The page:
Tag: Michael dEstries

What a nose!

Two items that recently caught my eye.

The power of a dog’s nose is incredible and it is something that has been written about in this place on more than one occasion.

But two recent news items reminded me once again of the way we humans can be helped by our wonderful canine partners.

The first was a report that appeared on the Care2 website about how dogs are being used to search for victims in the burnt out ruins following that terrible Grenfell Tower fire. That report opened, thus:

By: Laura Goldman June 24, 2017
About Laura Follow Laura at @lauragoldman

Wearing heat-proof booties to protect their feet, specially trained dogs have been dispatched in London’s Grenfell Tower to help locate victims and determine the cause of last week’s devastating fire that killed at least 79 people.

Because they’re smaller and weigh less than humans, urban search-and-rescue dogs with the London Fire Brigade (LFB) are able to access the more challenging areas of the charred 24-story building, especially the upper floors that sustained the most damage.

It then went on to include a photograph from the London Fire Brigade.

We’ve used specialist search dogs at #GrenfellTower. They’re lighter than humans and can cover a large area quickly.

The next item, apart from also being about the dog’s nose, couldn’t have been more different. It appeared on the Mother Nature Network site and is republished in full.

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Border collies join the search for Amelia Earhart

4 dogs skilled in finding long-buried bones are headed to the uninhabited island of Nikumaroro.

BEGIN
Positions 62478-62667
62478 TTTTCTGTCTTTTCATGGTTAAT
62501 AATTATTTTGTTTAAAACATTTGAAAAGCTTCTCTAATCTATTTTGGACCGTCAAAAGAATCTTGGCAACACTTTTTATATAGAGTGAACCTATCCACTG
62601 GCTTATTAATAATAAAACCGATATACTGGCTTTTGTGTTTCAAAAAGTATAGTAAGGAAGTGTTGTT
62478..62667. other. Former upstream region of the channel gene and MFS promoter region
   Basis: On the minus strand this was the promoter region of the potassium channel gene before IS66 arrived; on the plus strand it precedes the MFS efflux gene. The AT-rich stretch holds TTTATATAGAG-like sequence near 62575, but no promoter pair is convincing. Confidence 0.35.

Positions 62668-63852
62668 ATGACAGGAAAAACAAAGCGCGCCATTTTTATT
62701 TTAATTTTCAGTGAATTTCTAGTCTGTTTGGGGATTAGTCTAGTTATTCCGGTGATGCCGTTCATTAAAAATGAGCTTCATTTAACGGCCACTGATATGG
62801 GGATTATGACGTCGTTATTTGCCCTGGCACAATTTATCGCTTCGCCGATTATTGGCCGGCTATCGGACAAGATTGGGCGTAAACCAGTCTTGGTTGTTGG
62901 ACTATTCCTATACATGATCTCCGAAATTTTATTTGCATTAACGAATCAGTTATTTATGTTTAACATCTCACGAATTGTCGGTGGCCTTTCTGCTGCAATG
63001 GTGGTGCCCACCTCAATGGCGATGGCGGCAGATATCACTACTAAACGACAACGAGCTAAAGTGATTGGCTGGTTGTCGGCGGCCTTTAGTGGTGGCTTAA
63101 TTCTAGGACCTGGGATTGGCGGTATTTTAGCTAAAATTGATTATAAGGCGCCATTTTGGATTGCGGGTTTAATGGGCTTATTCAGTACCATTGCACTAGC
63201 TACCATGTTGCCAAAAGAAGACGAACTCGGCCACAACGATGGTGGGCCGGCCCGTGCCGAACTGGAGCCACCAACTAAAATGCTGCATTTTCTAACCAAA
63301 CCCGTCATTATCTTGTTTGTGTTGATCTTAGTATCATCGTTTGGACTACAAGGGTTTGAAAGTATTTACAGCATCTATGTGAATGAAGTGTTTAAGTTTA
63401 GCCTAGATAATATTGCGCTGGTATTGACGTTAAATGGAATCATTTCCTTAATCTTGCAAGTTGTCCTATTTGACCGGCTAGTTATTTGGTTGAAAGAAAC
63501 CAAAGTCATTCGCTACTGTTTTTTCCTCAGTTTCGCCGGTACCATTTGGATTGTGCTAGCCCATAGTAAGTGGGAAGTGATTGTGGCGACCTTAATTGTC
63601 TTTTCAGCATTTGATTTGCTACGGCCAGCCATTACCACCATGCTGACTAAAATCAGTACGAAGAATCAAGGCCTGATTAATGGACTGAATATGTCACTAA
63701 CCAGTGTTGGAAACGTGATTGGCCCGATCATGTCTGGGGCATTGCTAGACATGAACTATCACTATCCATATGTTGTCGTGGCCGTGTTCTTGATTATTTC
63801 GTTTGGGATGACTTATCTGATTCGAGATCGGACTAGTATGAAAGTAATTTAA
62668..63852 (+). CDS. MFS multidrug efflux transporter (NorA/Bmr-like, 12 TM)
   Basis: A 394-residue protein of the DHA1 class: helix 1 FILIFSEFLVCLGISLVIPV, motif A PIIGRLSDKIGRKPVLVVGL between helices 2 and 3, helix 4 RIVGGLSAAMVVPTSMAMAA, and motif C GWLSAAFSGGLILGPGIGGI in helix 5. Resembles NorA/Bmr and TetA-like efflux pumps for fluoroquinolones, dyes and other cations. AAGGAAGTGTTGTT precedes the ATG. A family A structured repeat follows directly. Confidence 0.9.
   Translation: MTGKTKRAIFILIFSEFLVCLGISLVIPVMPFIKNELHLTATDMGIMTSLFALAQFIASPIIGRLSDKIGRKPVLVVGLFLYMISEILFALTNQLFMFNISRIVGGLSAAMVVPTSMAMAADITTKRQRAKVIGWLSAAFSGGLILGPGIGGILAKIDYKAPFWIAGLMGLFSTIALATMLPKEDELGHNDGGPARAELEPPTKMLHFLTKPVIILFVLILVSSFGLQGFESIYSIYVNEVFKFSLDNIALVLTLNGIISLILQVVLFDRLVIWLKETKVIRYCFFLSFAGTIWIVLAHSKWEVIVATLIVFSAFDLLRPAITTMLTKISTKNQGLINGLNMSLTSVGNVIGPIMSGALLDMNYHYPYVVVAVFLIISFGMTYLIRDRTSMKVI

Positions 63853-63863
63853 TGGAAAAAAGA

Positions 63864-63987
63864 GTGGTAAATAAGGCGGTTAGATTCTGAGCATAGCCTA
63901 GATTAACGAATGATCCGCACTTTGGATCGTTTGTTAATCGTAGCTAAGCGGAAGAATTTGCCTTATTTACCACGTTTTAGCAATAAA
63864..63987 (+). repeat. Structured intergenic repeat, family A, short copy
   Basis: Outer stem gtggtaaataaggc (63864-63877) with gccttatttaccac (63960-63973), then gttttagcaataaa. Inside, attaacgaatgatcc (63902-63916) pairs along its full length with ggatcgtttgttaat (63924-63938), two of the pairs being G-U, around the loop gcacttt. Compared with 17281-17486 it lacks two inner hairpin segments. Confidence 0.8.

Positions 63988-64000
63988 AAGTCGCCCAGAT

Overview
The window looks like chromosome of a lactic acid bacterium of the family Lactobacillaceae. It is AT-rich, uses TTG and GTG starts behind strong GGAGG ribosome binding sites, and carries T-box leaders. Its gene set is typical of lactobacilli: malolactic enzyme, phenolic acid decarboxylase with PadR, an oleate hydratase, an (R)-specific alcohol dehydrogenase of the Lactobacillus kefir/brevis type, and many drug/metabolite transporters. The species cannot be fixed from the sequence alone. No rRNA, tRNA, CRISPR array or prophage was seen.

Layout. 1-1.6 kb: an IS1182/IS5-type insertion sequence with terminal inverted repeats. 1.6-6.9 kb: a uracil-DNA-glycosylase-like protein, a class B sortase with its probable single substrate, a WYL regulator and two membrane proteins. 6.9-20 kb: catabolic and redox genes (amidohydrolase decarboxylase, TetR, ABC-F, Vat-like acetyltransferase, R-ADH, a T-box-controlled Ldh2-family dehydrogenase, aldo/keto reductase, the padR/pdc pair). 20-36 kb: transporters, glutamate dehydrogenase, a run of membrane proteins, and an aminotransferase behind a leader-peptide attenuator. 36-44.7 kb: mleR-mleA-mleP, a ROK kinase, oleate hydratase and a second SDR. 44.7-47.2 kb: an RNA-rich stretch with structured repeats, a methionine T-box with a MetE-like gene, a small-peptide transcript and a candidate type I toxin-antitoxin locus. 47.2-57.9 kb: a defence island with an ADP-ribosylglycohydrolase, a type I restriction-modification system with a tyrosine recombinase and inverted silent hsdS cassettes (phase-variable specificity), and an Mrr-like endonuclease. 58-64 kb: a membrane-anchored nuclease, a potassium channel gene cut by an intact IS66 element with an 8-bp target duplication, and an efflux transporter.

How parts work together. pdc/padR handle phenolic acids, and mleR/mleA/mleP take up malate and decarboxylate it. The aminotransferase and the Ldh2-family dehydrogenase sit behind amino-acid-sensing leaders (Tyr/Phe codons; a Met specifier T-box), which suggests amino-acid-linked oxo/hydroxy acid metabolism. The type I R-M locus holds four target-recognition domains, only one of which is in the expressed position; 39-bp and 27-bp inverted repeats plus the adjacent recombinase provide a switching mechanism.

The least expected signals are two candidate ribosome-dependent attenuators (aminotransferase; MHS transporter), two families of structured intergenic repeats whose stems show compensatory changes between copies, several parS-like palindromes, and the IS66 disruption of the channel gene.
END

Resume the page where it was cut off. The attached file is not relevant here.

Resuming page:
Michael d’Estries    June 21, 2017.

Amelia Earhart standing under nose of her Lockheed Model 10-E Electra. (Photo: Wikimedia Commons)

The high-tech search to find the remains of pilot Amelia Earhart and close the book on one of the aviation world’s greatest mysteries is going to the dogs.

According to National Geographic, four border collies — Berkeley, Piper, Marcy and Kayle — will embark on a voyage later this month to the uninhabited island of Nikumaroro (previously called Gardner Island) in the western Pacific Ocean. The remote triangular coral atoll, less than five miles long and two miles wide, is widely speculated as the location where Earhart and her co-pilot, Fred Noonan, performed an emergency landing during their ill-fated 1937 world flight.

While concrete evidence of the pair surviving as castaways on Nikumaroro has never been found, there have been some intriguing clues. These include a piece of scrap metal that likely came from Earhart’s Lockheed Electra 10E, a sextant box, and fragmented remains of U.S. beauty and skin care products that may date back to the 1930s.